Importance Up to 80% of patients with head and neck cancer undergoing ablative surgery and neck dissection develop postoperative pain with detrimental effects on quality of life that also contributes to neuropathic and chronic postoperative pain.
Objective To investigate the association of continuous local anesthetic wound infusion with pain management after head and neck surgery.
Design, Setting, and Participants This prospective, longitudinal, nonrandomized clinical study carried out in a single tertiary referral center (December 1, 2015, to July 1, 2017) included 2 groups of 30 patients. Patients were consecutively enrolled and presented for ablative head and neck surgery including selective neck dissection and studied from the preoperative through the fourth postoperative day.
Interventions The control group was treated according to a standardized escalating oral treatment protocol (ibuprofen, metamizole, opioids). The intervention group was treated with an intraoperatively applied pain catheter (InfiltraLong plus FuserPump, Pajunk, ropivacaine, 0.2%, 3 mL/h) that was removed 72 hours after operating.
Main Outcomes and Measures Average and maximum pain intensities on a numeric rating scale; quality of life using the acute version of the validated 36-Item Short Form Survey; and neuropathic pain using the validated 12-Item painDETECT questionnaire. Consumption of opioid and nonopioid analgesics and evaluation of catheter-associated complications.
Results During postoperative days 1 through 4, patients of the intervention group (mean [SD] age, 63.2 [13.3 years; 9 [30%]women) experienced lower mean (SD) (1.6 [1.4] vs 2.7 [1.8]; η2p = 0.09 [0.01-0.21]) and maximum (2.4 [2.2]vs 4.2 [2.0]; η2p = 0.11 [0.01-0.24]) pain intensities compared with the control group (mean [SD] age, 62.5 [13.6]years; 5 [17%] women). The intervention group also reported less neuropathic pain (mean [SD], 5.4 [3.4] vs 7.6 [5.1]; η2p = 0.09 [0.004 – 0.22]) and higher quality of life regarding vitality (56.2 [21.5]vs 43.8 [20.9], r = 0.29; 95% CI, 0.01-0.52) and pain (66.8 [27.3]vs 49.5 [27.7], r = 0.31; 95% CI, 0.04-0.54). Patients from the intervention group requested nonopioid analgesics considerably less often (n = 17 [57% ]vs n = 29 [97%]; ϕ = 0.47; 95% CI, 0.30-0.67) associated with a noticeably lower need to escalate pain treatment (n = 3 [10%]vs n = 9 [30%]; mean [SD]ibuprofen dose: 500  mg vs 1133 mg; r = 0.64; 95% CI, 0.02-0.91). No catheter-associated complications were observed.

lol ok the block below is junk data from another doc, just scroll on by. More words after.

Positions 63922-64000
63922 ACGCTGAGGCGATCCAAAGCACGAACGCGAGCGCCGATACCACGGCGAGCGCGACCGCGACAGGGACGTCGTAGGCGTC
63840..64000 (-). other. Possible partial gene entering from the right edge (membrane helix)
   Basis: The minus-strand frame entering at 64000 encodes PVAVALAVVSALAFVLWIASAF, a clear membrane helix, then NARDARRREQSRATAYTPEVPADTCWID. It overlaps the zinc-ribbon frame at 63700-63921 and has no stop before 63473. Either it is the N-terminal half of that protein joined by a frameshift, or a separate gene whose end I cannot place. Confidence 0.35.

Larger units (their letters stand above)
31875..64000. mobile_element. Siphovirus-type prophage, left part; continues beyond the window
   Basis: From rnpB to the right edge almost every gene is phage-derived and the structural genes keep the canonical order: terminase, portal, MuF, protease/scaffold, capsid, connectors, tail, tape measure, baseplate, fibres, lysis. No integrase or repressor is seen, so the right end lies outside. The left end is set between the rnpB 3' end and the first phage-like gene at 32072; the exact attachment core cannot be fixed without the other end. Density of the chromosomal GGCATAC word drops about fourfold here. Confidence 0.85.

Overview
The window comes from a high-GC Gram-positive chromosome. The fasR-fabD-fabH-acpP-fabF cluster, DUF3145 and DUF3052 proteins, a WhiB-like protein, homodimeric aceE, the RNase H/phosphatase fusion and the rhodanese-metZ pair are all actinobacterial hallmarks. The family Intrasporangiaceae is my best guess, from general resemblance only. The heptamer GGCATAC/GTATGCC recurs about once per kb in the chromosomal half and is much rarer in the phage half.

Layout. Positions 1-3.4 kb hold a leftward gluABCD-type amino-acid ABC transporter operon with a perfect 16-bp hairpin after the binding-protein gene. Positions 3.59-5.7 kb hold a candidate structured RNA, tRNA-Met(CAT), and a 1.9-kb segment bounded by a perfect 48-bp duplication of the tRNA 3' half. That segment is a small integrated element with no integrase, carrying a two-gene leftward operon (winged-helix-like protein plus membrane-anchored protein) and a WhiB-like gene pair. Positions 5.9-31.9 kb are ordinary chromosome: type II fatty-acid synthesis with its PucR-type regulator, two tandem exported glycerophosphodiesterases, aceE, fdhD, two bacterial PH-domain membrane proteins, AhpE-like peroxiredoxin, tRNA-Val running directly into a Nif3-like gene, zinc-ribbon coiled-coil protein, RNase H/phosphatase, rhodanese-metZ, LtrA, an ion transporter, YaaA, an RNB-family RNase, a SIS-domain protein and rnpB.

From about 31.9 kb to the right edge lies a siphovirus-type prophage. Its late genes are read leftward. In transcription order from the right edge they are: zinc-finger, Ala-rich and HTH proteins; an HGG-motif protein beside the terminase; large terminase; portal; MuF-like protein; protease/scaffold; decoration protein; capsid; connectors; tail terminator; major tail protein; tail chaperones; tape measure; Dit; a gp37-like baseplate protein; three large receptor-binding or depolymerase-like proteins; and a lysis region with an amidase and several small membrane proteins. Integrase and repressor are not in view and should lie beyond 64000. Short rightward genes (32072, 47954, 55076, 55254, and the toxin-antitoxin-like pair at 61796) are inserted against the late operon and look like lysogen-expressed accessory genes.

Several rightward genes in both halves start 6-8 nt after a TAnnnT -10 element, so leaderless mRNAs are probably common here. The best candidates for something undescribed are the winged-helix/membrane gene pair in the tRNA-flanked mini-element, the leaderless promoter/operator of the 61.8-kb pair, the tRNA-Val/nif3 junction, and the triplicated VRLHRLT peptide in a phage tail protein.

Conclusions and Relevance Continuous anesthetic wound infusion is associated with reduced postoperative pain and decreased demand for analgesics. It therefore expands the treatment options for postoperative pain in head and neck cancer.